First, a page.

Don’t take music from our schools

A reader and retired music specialist explains the value of music in schools

Dear Sir:

As a recently-retired music specialist, I look back in awe at the quality of music instruction in this school district.

That quality is driven by the dedication and expertise of qualified music specialists.  Terrace school music programs are among the best in B.C. That’s why Terrace has a community band, a symphony orchestra, the Pacific Northwest Music Festival, stellar high school musicals and a great concert series.

Our town’s school music programs have produced many professional musicians, including a Juno nominee. Musical excellence is an integral part of Terrace’s identity.

In 1998, Terrace’s school music programs were on the chopping block, and hundreds of people in our community fought hard to save them, but the school board cut elementary band, kindergarten and grade 6 classroom music from the curriculum.

The Dare to Dream Foundation filled in the gap and eventually the school district reinstated elementary band.

Terrace’s school music programs are on the chopping block again. Suwilaawks quietly axed its music program a year ago, replacing it with a general fine arts program taught by a non-specialist teacher.  This year, for the first time in 47 years, Suwilaawks had no participation in the Pacific Northwest Music Festival. Now classroom music programs at Cassie Hall and Ecole Mountain View are also about to be eliminated, initiating little or no consultation with parents or teaching staff.  These are programs that feed into elementary and high school band, community band and orchestra. Eliminating these programs would be cutting off the band program at the ankles. Eventually, we’d be saying goodbye to elementary and secondary band. There is a huge body of research that unequivocally demonstrates that good music programs taught by music specialists lead to significant and outstanding educational outcomes – our kids are smarter, learn more, and are happier. Children who attend regular music classes score higher in math and reading skills. Music education improves memory and helps with social skills,  builds confidence and patience. It is how we often worship and is integral to our spiritual lives. And beyond that, playing music is just plain fun. It ignites a light in us that’s often hard to access at school in other ways.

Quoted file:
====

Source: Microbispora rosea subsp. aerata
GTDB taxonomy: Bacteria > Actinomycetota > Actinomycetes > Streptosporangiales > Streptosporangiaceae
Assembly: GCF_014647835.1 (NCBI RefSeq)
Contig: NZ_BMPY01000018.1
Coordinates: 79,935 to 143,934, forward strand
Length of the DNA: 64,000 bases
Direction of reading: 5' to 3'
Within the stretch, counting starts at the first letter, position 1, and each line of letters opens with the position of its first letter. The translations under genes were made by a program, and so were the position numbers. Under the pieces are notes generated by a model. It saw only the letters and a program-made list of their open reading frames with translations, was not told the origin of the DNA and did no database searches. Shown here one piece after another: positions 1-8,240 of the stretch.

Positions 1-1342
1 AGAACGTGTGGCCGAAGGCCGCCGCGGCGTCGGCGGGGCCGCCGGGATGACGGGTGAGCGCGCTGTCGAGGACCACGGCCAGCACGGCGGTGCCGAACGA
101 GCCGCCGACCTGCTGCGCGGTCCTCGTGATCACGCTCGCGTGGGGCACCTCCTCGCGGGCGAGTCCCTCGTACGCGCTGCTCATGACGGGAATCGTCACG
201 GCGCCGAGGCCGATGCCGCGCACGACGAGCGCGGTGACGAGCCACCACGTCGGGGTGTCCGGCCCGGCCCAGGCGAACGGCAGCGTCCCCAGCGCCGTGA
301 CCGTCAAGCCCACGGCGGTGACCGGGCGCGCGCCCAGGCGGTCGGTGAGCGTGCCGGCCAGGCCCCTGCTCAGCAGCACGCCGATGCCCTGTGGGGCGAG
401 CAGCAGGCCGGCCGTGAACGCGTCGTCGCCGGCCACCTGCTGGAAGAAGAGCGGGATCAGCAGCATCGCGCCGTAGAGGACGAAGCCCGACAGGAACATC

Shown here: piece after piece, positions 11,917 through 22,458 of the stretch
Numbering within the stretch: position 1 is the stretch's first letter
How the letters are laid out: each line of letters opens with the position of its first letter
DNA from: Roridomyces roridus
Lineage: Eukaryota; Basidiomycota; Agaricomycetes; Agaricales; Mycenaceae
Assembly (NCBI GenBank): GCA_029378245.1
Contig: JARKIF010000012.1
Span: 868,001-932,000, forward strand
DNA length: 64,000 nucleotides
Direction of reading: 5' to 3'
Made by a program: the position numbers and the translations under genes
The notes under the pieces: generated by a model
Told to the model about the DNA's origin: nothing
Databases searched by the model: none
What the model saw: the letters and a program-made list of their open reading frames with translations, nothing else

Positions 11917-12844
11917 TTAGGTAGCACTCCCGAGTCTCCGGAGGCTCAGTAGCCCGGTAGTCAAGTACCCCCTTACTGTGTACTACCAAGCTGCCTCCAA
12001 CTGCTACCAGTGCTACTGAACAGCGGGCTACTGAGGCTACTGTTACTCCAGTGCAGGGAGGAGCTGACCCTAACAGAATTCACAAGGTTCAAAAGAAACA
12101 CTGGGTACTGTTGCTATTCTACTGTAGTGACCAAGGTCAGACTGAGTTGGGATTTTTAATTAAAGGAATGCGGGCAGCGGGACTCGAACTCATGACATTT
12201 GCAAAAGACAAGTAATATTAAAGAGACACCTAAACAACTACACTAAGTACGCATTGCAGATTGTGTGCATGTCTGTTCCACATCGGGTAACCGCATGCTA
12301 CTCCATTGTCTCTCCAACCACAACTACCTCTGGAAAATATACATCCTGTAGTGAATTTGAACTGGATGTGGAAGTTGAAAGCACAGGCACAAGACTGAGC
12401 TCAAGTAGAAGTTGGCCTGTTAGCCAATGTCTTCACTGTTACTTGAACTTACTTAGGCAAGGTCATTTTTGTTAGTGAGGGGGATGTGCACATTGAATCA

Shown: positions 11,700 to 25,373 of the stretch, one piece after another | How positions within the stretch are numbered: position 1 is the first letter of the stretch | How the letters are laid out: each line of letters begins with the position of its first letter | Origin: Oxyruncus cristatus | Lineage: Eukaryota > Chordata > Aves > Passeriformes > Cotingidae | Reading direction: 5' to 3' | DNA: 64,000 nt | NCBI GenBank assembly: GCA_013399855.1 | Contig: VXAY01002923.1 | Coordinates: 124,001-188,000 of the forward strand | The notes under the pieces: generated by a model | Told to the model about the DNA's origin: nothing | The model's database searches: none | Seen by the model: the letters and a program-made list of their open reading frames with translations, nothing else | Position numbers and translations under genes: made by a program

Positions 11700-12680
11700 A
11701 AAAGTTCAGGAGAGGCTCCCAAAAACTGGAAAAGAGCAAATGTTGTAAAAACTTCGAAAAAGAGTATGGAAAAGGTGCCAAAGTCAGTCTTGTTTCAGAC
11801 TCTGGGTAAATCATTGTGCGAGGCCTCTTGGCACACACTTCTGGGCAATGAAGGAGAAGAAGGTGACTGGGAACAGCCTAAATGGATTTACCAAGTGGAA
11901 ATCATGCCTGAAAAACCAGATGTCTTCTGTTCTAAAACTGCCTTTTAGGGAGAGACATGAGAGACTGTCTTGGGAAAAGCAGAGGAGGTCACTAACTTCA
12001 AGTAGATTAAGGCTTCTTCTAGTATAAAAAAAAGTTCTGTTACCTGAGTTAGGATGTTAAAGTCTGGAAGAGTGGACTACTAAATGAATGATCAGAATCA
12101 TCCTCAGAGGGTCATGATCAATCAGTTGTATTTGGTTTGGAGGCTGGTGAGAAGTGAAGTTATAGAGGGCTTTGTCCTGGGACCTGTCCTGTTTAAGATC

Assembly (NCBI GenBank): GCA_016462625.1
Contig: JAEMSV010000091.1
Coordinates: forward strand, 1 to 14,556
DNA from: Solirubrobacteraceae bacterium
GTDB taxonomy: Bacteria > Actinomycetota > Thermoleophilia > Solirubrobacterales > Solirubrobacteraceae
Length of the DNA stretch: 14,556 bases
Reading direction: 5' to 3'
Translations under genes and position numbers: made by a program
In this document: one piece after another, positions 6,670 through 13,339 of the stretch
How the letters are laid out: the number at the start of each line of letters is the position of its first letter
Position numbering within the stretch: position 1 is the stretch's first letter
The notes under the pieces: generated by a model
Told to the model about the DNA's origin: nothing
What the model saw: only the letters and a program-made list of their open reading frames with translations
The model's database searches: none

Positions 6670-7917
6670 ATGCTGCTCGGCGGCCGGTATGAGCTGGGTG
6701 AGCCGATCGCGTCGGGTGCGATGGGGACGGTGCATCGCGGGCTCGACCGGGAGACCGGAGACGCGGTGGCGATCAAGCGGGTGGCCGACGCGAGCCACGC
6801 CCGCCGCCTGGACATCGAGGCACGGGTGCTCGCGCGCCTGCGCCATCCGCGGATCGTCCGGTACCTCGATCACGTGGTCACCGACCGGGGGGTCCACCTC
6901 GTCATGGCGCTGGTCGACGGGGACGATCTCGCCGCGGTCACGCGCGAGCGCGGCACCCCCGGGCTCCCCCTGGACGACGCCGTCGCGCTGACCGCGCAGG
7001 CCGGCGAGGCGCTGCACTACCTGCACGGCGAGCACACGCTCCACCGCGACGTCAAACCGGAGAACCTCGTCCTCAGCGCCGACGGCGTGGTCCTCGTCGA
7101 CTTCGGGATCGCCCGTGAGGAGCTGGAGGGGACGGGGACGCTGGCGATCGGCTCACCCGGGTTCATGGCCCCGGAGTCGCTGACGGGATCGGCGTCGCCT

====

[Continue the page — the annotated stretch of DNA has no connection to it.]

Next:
Music for all children is a cause worth fighting for. Rather than gnawing away at the excellent musical tradition in our schools and community, the school district should be actively supporting it, and expanding it as a cost-effective way to get to better educational outcomes.

Replacing music programs taught by highly trained music specialists, with programs taught by non-specialists, can only lead to one outcome:  students with fewer skills in an increasingly complex and scary world. Parents are the key to retaining classroom music and band programs. They are in a much stronger position than teachers to influence decisions made by principals and district administration. And the parents of children in schools at risk need to make their voices heard loudly and clearly.  This is not a subtle shift in school board policy, it is a very significant degradation of one Terrace’s proudest traditions – a strong and vibrant musical education program.

Anne Hill,

Terrace, B.C.


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